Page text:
Is it strong… does it creak or groan with movement or weight?
Does it have quality padding… does it allow for breast comfort… does it bottom out with extra weight?
Is it the proper width and length…will my clients feel like their bodies are supported?
Is there ease when getting on and off the table… or does your client struggle?

Staff Ergonomics:
When selecting a table you need to consider one of your most valuable assets- your staff. You must consider the clinicians/therapists weight, height, and skill set when making your equipment purchases. The wrong table can wear on their bodies, cause repetitive injuries, shorten their career, and cause staff turnover. Remember, no matter how beautiful your facility, the real key to success is client and staff retention. Your clients bond with your staff… and if they leave, so does the client.
Purchasing the best table option is an investment into the health of your business.
According to the Americans with Disabilities Act (ADA) website more than 50 million Americans have disabilities – 18 percent of our population. This group has $175 billion in discretionary spending power, according to the U.S. Department of Labor. That figure is more than twice the spending power of American teenagers and almost 18 times the spending power of the American "tweens" market. Accessibility attracts not only people with disabilities but also their families and friends. Like others, these customers often visit stores, restaurants, movie theaters, and other businesses accompanied by family or friends. This expands the potential market exponentially! This market is growing fast. By the year 2030, 71.5 million Baby Boomers will be over the age of 65 and demanding products, services, and environments that address their age-related physical changes. The ADA says people with disabilities are entitled to “the full and equal enjoyment of the goods, services, facilities, privileges, advantages, or accommodations” that a public accommodation provides to its customers. In other words, every type of good or service a business provides to customers is covered plish goals in your life. With the sudden awareness from Hollywood on such shows as Nip/Tuck or Boston Legal the spa has to be prepared to have amenities for such clients.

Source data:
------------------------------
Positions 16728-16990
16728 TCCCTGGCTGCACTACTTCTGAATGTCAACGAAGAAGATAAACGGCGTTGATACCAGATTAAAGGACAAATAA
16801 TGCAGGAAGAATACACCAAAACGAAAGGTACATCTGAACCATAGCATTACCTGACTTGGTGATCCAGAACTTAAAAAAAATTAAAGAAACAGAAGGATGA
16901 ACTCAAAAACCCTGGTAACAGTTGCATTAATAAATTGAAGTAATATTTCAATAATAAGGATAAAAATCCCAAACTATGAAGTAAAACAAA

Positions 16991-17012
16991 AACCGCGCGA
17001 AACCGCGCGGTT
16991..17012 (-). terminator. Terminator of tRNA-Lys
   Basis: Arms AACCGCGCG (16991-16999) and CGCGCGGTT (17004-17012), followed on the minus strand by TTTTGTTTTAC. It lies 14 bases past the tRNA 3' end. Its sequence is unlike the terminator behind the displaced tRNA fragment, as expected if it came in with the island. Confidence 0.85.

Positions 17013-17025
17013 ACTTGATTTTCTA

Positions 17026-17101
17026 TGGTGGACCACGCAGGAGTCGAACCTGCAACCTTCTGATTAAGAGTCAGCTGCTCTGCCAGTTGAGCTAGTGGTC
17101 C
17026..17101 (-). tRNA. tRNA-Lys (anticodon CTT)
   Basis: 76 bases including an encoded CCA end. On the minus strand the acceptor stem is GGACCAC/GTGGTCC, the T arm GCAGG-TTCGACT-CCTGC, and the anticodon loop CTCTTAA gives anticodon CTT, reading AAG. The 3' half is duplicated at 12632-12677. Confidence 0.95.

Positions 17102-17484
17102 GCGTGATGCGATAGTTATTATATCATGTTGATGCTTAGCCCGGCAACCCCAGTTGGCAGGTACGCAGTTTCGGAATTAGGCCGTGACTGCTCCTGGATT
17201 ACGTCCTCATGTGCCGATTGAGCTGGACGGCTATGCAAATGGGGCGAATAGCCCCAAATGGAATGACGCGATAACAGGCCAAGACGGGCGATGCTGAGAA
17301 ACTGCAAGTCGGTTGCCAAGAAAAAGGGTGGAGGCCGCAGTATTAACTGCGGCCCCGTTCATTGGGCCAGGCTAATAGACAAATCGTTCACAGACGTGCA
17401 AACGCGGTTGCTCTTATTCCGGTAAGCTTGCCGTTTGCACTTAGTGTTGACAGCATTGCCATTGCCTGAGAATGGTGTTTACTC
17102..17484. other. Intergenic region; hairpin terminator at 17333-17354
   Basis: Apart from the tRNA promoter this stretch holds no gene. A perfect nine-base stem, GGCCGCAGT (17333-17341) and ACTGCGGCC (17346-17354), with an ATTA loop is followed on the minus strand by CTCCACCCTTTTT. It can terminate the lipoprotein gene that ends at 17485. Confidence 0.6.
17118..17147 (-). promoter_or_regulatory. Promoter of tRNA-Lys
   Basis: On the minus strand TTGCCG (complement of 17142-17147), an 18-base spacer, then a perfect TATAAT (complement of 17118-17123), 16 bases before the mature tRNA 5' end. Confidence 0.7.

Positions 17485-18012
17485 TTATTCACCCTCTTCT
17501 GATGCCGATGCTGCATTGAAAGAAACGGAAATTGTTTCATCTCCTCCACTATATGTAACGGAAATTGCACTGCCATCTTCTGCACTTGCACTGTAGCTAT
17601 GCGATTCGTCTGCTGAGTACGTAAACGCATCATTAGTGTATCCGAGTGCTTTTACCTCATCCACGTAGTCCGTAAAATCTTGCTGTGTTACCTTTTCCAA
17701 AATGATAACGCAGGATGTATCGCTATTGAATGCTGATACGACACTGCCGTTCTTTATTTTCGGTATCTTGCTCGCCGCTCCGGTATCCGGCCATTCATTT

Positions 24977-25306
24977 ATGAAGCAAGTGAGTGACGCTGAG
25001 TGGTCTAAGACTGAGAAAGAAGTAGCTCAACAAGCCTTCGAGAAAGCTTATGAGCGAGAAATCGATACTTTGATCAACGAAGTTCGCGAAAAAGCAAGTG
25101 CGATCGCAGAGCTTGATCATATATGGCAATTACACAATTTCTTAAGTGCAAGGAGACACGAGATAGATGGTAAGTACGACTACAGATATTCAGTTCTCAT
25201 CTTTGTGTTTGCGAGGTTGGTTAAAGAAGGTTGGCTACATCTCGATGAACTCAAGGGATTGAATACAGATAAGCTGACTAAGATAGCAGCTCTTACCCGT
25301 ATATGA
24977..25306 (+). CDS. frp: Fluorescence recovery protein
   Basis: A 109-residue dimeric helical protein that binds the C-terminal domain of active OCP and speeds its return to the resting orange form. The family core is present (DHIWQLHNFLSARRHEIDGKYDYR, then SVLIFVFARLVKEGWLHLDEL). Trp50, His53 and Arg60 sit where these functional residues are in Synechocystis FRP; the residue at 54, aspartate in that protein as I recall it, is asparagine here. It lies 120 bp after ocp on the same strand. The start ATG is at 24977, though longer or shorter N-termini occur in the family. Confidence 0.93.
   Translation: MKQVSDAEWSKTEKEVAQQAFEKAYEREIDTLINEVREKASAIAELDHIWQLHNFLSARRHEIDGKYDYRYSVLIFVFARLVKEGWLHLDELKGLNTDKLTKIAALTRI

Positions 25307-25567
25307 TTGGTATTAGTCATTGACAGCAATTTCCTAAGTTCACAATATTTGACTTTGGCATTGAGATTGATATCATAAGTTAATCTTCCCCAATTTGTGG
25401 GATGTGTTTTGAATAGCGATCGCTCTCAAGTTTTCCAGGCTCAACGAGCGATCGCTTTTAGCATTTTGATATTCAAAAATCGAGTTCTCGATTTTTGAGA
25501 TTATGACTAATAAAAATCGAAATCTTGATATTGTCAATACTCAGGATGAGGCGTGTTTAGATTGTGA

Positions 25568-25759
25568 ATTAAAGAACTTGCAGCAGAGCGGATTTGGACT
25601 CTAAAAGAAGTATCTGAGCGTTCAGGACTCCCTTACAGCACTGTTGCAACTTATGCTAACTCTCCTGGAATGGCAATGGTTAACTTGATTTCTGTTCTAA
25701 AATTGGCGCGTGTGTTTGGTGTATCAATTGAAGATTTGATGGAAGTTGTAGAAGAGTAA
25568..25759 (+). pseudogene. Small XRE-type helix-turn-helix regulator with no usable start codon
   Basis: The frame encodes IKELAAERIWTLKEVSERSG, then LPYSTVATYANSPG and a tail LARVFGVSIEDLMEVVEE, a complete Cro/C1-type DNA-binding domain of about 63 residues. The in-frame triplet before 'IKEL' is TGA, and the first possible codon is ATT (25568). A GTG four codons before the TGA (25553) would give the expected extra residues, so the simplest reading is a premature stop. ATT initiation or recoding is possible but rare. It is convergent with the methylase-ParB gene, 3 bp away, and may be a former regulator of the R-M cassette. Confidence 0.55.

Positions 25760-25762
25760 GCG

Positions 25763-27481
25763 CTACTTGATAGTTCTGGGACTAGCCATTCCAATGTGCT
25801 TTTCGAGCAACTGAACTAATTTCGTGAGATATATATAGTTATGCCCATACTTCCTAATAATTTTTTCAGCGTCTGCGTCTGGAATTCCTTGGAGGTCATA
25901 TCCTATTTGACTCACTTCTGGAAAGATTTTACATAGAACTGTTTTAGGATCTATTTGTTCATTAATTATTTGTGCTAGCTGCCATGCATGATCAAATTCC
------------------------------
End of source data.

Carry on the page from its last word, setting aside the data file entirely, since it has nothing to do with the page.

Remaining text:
Little People of America (LPA) defines dwarfism as a medical or genetic condition that usually results in an adult height of 4'10" or shorter, among both men and women, although in some cases a person with a dwarfing condition may be slightly taller than that.
In some circles, a midget is the term used for a proportionate dwarf. However, the term has fallen into disfavor and is considered offensive by most people of short stature. The term dates back to 1865, the height of the "freak show" era, and was generally applied only to short-stature persons who were displayed for public amusement, which is why it is considered so unacceptable today.
Such terms as dwarf, little person, LP, and person of short stature are all acceptable, but most people would rather be referred to by their name than by a label.
One spa has such a client and when given a robe it just engulfed her and it was quite obvious it didn’t fit her. The quick thinking locker room attendant asked management if she could pull a child’s size robe off the rack from the gift shop to accommodate the guest. The guest was very pleased to have a robe that didn’t drag and that fitted her quite well. It’s not that as spas we don’t want to consider all aspects of clients of all shapes and sizes it is just there are times that we forget the special needs of others. Being prepared for all situations will set your spa apart so you can accommodate clients of all shapes and sizes and word of mouth will spread that your spa is the best spa for everyone to go to!

Denise R. Fuller is a Licensed Aesthetician and Beauty Therapist Consultant, Educator, and Author for the aesthetic industry. Fuller is also the CEO of International Spa Importing Specialists. For more information please contact her at 888-566-4747.